Industry fears stifling of sequencing research, investment

Gene-patent case unlikely to harm biotech: experts



The U.S. Supreme Court’s rejection Thursday of natural DNA patent protection could hurt biotech companies, but specialists said it left enough safeguards for the industry to keep innovating.

The court ruled that Myriad Genetics Inc., which sells expensive tests for the genetic markers for cancer, could not patent the DNA it identified in the 1990s to develop the tests.

Critics said the ruling would inhibit other companies and their financial backers, such as venture capitalists, from investing in more genetic sequencing research because they will not be able to patent their discoveries.

“The Supreme Court’s decision today represents a troubling departure from decades of judicial and Patent and Trademark Office precedent,” said Jim Greenwood, president of the Biotechnology Industry Organization.

Companies “have long relied on patents on preparations of DNA molecules and other biological chemicals in order to bring innovative, socially beneficial products to the marketplace,” he said, calling the United States “now the only developed country to take such a restrictive view of patent eligibility.”

“This is a real disappointment for the advancement of medical innovation. Venture capitalists needs certainty, and that certainty is what patents provide,” said Kelly Slone, vice president of the National Venture Capital Association (NVCA).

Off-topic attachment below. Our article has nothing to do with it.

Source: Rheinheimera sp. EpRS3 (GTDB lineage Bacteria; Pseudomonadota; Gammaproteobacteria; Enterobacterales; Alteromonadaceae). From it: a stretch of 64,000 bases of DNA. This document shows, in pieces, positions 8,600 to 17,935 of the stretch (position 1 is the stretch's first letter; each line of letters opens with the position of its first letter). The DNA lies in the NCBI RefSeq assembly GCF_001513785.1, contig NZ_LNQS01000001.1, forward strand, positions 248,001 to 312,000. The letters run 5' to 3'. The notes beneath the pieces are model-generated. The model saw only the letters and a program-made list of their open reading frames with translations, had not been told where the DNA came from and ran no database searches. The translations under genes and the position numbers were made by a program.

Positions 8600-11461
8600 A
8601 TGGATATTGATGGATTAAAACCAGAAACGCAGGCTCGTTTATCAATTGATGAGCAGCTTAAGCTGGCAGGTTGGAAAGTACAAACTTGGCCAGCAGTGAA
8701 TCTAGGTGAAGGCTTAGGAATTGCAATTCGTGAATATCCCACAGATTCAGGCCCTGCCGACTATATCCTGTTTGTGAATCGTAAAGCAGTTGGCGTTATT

But analysts said the ruling was narrow enough to avoid stifling genetic sequencing research by pharmaceutical firms, agrotechnology businesses and others.

“The court clearly is struggling, as it has been for years, with striking the right balance,” said Michael Shuster, a partner at San Francisco law practice Fenwick & West and a specialist in biotechnology and intellectual property. “I think that they understand that the biotech industry is a bright spot for the economy.”

The court’s decision “makes the climate a little more difficult” for companies and their financial backers, “but there are still strategies that can be pursued,” said Shuster, who wrote a “friend of the court” brief for the case on behalf of the NVCA.

Nevertheless, he called it “a ruling the industry as a whole can live with.”

The Supreme Court justices were clearly sensitive to the case’s potential impact, saying, “Patent protection strikes a delicate balance between creating incentives that lead to creation, invention and discovery and impeding the flow of information that might permit, indeed spur, invention.”

As a result, the justices stressed, they did not rule on Myriad’s processes for using the DNA and upheld the firm’s patents on synthetic DNA (cDNA). Myriad said in a statement that the decision will ensure it can continue with its main business, selling its tests for the rare BRCA1 and BRCA2 genes, which can point to the likelihood of cancer.

The ruling was “very narrow in its focus,” said Kevin Noonan, a biotechnology patent lawyer at Chicago law firm McDonnell Boehnen Hulbert & Berghoff. “It’s probably the best decision that we could have hoped for.”

But Noonan and Shuster highlighted one problem raised by the decision: By ruling against patenting DNA because it is something freely found in nature, the top court reopened questions over existing patent protection for molecules isolated from nature, such as those used to develop antibiotics and other drugs.

“I don’t know if those remain patent-eligible,” said Shuster.

One immediate impact from the decision, nevertheless, was that Myriad will face new competition from companies that develop their own tests based on the two cancer-related genes. By late Thursday, Ambry Genetics announced it was coming to market with its own BRAC1 and BRCA2 analysis “at a competitively lower cost and comparable turnaround time” to Myriad’s.

“Your genes have been freed,” the company said in a banner headline on its website, above a picture of the Supreme Court.